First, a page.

Light rails – worth the investment?
Five U.S. metro areas – Buffalo, N.Y., Portland, Ore., Sacramento, Calif., San Diego and San Jose, Calif., – established light rail systems back in the ’80s. Now, 30 years later, experts are asking if the investments were worth it.
According to The Atlantic’s analysis of Census data, the five pilot cities have seen neither the economic rebirth of downtown nor increased public transit use these first-generation lines set out to achieve.
The data shows that in four of the five original pilot cities, the share of regional employees choosing to ride transit to work has declined since the 80s. The cities' urbanized populations have declined as well. San Jose was the only exception, with a quarter of a percentage increase of workers using transit and a 6 percent increase in its urban population.
But, the data isn’t as disappointing when compared to cities that didn’t build light rails during this period. According to The Atlantic, these five cities saw the urbanized population decline by an average of 6 percent by 2012, compared to an average of more than 10 percent for 45 other, similarly-sized cities.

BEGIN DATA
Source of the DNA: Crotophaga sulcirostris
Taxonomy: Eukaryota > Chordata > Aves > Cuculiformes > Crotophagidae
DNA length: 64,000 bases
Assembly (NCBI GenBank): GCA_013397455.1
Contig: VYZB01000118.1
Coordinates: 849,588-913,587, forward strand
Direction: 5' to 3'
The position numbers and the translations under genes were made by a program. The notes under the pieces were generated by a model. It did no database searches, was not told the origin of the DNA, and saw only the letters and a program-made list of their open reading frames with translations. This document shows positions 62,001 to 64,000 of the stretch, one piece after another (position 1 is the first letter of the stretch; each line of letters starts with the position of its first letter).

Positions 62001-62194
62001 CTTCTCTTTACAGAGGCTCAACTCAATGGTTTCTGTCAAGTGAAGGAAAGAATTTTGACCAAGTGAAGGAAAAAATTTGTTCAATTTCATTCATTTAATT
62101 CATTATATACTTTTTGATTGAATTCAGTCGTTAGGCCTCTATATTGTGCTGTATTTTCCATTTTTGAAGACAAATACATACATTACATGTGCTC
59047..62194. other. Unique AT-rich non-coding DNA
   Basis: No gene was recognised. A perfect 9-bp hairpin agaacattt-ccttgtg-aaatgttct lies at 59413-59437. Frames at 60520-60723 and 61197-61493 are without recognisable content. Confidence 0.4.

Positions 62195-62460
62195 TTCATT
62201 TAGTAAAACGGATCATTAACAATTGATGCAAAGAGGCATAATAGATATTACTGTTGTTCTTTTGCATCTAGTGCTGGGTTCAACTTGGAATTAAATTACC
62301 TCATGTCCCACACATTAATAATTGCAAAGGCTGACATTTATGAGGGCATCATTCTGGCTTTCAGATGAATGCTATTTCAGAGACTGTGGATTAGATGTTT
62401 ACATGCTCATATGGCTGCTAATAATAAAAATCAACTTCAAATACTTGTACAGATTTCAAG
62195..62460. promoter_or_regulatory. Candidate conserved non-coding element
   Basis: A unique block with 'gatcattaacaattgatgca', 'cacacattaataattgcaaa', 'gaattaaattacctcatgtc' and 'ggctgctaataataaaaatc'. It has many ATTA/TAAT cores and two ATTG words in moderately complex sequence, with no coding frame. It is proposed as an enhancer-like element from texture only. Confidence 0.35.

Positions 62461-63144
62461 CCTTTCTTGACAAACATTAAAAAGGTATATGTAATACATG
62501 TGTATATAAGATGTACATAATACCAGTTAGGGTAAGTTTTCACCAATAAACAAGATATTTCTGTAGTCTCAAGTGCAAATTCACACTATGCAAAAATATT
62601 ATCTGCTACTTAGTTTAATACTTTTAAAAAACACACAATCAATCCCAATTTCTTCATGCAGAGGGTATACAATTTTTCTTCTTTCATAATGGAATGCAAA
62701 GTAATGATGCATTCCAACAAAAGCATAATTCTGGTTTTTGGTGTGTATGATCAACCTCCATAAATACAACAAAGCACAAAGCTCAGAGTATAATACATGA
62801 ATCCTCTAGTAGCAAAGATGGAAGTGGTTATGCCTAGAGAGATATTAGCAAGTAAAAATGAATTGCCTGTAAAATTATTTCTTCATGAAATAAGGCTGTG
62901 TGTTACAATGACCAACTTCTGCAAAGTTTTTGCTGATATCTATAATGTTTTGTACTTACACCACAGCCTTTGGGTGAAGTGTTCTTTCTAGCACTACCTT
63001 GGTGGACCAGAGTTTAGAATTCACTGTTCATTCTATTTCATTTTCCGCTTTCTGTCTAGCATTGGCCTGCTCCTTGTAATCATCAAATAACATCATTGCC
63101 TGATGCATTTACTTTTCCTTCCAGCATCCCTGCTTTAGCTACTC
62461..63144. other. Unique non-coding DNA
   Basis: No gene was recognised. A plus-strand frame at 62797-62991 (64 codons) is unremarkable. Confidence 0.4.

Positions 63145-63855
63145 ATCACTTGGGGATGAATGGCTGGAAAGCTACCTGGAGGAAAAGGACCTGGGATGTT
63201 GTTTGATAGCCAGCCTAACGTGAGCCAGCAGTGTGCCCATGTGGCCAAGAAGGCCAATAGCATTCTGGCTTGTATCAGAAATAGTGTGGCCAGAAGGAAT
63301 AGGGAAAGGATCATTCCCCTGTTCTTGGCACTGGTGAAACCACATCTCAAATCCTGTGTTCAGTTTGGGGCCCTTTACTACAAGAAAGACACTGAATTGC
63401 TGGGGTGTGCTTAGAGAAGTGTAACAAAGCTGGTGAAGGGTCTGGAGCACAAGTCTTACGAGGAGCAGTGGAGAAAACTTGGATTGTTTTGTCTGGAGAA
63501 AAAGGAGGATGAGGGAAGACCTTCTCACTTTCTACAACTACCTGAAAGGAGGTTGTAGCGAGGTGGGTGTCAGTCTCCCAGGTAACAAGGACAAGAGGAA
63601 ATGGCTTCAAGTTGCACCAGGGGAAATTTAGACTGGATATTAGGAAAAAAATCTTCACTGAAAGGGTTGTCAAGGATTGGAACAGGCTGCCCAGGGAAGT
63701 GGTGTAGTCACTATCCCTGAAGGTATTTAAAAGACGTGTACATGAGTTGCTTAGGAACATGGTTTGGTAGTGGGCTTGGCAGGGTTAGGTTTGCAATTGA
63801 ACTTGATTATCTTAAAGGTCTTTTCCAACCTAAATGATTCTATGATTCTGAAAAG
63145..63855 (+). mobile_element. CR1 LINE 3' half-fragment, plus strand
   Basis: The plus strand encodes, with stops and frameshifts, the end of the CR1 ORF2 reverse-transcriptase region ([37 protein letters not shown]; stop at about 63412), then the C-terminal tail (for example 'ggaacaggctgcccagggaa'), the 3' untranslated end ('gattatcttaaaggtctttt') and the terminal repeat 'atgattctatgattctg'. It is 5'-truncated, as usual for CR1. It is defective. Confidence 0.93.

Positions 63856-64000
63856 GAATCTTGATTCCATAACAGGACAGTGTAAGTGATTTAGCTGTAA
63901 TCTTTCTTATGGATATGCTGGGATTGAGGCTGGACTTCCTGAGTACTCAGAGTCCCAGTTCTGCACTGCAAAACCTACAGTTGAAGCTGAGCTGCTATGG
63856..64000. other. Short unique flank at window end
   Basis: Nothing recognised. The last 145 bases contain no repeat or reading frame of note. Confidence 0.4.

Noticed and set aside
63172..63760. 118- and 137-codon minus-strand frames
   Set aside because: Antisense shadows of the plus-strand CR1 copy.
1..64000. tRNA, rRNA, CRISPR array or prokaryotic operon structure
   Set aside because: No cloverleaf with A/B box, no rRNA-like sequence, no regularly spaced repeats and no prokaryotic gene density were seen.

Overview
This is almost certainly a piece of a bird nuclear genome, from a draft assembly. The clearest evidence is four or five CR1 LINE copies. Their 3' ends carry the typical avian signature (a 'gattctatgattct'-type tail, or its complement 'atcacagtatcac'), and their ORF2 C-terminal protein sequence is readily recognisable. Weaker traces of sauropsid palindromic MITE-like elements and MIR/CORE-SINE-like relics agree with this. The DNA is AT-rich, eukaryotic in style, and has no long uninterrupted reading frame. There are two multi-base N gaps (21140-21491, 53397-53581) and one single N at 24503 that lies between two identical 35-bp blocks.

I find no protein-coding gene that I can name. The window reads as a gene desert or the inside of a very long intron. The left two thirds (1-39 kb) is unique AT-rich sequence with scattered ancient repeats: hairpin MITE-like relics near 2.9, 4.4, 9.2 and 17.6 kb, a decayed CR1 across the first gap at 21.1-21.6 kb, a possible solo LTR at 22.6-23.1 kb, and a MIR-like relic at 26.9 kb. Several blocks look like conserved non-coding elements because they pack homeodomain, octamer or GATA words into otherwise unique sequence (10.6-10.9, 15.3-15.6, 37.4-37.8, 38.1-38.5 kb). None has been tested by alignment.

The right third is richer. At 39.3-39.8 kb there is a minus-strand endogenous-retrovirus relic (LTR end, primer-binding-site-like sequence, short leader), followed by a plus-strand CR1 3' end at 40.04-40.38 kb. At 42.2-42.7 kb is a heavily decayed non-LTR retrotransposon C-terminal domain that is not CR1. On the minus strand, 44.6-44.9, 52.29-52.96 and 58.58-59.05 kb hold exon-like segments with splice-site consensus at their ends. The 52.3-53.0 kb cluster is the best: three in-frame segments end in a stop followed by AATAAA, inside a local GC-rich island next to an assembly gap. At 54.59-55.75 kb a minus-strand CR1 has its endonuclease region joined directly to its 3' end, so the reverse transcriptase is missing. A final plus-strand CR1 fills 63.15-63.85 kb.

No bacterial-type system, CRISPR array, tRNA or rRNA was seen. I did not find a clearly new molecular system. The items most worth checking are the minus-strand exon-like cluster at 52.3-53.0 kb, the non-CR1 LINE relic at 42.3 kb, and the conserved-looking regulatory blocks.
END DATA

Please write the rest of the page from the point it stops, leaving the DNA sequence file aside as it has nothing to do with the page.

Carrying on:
So does this mean cities should give up on light rails? No, says Yonah Freemark, creator of The Transport Politic, an online transportation policy news source. There are positive outcomes to be had from adding lightrail infrastructure, but these positive outcomes come only when coupled with transit-conducive policy.
“… spending on new lines is not enough. Increases in transit use are only possible when the low costs of driving and parking are addressed, and when government and private partners work together to develop more densely near transit stations,” Freemark writes in The Atlantic.
None of the original pilot cities in the '80s understood this, he argues. Each of these five metro areas also built highways during this period, which competed with light rail traffic. Additionally, these five metros had no policy in place to keep urban sprawl in check, which detracted from their urban populations.
“These conflicting policies had as much to do with light rail’s mediocre outcomes as the trains themselves – if not more,” Freemark writes.
Today, light rails remain the most widely used mode of public transportation in American metro areas. Since the 80s, billions of dollars have been invested in 650 miles of new light rail lines in 16 regions, with 144 miles of additional lines presently under construction across the country. The Atlantic reports no region has invested in subway systems since 1993.
And plans for many more rails are in the works. According to The Virginian-Pilot, one of the most recently planned expansions would extend The Tide, Hampton Roads, Va.’s light rail, to Virginia Beach’s Town Center.
Minneapolis, too, has plans for a new 16-mile, $1.7 billion route, although officials are working out the particulars of the project’s urban construction, according to the Minneapolis Star Tribune.